Longtime followers of modern dance may recognize the ghost of Merce Cunningham in those comments. Cunningham, the revered dance experimenter who died in 2009 at 90, helped develop software in the late 1980s that allowed him to program digital stick figures to dance his steps. The software, originally called LifeForms, could also randomly reorder the steps. What Cunningham liked about asking the computer to shuffle his steps — similar to the “chance operations” he had used for years by flipping coins or rolling dice to rearrange sections of a dance — was that these means let him move beyond his own self-expression. Letting go of control, he believed, brought him closer to something spiritual.
“The feeling I have when I compose in this way is that I am in touch with a natural resource far greater than my own personal inventiveness could ever be,” Cunningham once wrote. “Much more universally human than the particular habits of my own practice.”
Coniglio and Stoppiello also speak of feeling a profound human connection through their use of machinery, but where their work departs from Cunningham’s, they say, is that they are granting even more power to the computer.
“If you adopt a rigorous computer process — an inhuman process — into the work,” says Coniglio, “then you have to make the work in a different way.”
This has opened the door to that hard-to-find place in any art form: a new frontier.
The Troika Ranch founders can go on and on about databases and lumens, and about Isadora and how it interfaces with another software program called NI Mate, and about how some mix can make all their interactive dreams come true.
But what does that have to do with any of us real folks?
Part of the answer lies in Stoppiello’s garage. That’s where she hosts an occasional “salon du garage,” as she calls it, jokingly. She has been experimenting there with “Swarm.” This December, as part of a master’s degree program she is pursuing at George Washington University (it’s called “low-residency,” and she often communicates with instructors via Skype), she staged a performance that went like this: First, she cut a couple dozen pictures out of magazines, and with a partner, created a movement response to each picture. Then she brought in audience members, and told them to hang the pictures in whatever order they wanted on a clothesline that was strung around a square taped-off space on the floor.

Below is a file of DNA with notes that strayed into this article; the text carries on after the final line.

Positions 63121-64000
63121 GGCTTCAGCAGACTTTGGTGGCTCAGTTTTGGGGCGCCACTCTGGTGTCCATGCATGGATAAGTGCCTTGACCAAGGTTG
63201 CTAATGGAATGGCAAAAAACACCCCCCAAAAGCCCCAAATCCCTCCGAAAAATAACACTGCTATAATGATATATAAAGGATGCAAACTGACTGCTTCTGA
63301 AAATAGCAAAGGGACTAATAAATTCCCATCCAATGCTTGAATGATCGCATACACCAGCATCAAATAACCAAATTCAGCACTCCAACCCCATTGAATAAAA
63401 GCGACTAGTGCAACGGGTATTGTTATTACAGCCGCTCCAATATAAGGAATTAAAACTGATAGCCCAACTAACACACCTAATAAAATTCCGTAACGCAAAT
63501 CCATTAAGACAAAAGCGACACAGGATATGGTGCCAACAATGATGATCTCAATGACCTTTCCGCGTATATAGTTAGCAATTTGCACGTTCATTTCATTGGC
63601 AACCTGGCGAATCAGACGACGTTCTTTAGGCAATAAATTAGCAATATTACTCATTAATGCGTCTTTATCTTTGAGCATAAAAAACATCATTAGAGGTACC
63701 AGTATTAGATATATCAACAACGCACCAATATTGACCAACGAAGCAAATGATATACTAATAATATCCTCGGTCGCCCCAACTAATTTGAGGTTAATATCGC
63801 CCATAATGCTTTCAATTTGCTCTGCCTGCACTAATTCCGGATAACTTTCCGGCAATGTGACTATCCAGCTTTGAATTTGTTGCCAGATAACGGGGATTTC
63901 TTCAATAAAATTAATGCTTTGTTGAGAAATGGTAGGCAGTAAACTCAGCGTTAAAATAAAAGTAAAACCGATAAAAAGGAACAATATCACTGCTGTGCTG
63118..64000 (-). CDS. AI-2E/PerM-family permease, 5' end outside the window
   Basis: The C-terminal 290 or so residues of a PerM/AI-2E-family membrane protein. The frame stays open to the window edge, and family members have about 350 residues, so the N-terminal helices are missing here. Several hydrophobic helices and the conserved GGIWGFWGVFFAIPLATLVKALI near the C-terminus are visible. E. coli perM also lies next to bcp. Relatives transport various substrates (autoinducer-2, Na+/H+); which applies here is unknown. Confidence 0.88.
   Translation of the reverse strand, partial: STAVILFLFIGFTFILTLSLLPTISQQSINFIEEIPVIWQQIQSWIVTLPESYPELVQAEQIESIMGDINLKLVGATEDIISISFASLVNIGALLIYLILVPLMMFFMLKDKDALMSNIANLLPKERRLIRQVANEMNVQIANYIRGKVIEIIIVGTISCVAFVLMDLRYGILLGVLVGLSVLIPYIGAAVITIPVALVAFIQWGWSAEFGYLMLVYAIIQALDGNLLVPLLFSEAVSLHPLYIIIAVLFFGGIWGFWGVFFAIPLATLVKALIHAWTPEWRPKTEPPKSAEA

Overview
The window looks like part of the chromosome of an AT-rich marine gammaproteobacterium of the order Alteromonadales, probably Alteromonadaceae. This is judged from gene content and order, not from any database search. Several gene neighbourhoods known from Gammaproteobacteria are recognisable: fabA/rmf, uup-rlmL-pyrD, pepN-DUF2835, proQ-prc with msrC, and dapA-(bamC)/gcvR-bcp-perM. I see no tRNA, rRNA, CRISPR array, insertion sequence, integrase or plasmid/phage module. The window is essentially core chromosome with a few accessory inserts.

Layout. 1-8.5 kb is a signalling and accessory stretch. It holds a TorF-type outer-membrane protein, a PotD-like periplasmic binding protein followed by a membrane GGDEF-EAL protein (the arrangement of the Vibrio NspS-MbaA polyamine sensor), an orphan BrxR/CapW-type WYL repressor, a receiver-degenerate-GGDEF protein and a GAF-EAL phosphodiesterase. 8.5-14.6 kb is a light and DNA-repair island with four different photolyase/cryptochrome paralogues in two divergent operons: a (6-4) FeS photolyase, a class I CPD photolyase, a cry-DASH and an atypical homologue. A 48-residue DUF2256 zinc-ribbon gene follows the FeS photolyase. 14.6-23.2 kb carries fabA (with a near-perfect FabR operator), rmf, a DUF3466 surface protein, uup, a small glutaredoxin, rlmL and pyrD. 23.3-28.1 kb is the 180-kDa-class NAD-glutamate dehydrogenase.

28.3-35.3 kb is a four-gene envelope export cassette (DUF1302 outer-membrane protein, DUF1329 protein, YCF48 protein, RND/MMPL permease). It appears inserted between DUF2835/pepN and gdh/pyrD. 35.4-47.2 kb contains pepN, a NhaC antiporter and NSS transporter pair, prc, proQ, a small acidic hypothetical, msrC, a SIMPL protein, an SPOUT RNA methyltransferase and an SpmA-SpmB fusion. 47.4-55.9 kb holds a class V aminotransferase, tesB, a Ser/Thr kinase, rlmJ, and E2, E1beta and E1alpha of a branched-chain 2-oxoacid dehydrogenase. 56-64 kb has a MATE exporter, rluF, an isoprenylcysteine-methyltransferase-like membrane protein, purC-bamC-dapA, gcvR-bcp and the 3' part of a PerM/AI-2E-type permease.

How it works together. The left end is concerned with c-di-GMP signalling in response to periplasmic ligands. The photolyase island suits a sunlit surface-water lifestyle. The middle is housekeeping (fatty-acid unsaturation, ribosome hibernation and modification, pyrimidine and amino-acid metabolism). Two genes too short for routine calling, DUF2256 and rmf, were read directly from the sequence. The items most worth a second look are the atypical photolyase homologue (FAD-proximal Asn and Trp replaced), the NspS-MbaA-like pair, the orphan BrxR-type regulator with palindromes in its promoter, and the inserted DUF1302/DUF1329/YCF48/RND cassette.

“They could change the pictures as much as they wanted or not at all,” says Stoppiello. She and the other dancer stood inside the square, and whatever picture was hung in front of them triggered their movement. Part of the game was seeing when the audience would figure out that the pictures they selected had an impact on the moves they saw. “Some people picked up on it really quickly, other people had no idea.”
That’s key. For all their use of technology, Stoppiello and Coniglio are most interested in what it reveals about our humanity. “Loopdiver,” which was performed in small venues in Chicago, a few other U.S. cities and Berlin between 2009 and 2010, was at its core an intimate experience for both audience and dancers. (Troika Ranch will revive it this June in Moscow.)
“You had to see it very close up for it to have any meaning, and being that close to the audience was very moving,” says Stoppiello.
That experience made her crave even more audience interaction, which prompted her to imagine how spectators’ behavior, captured by the Kinect cameras, could trigger the way the dancers move in “Swarm.”
“Is it possible to get the audience to start out knowing nothing, and will they ever make an association with their behavior and the results around them?” she asks. “We’re very curious.”
“The story is always in the people,” says Coniglio, echoing her thoughts from an ocean away. “Always.
“I love computers; they are the clay that I build pots with,” he continues. “But art is still about stories, and people are really good at that.”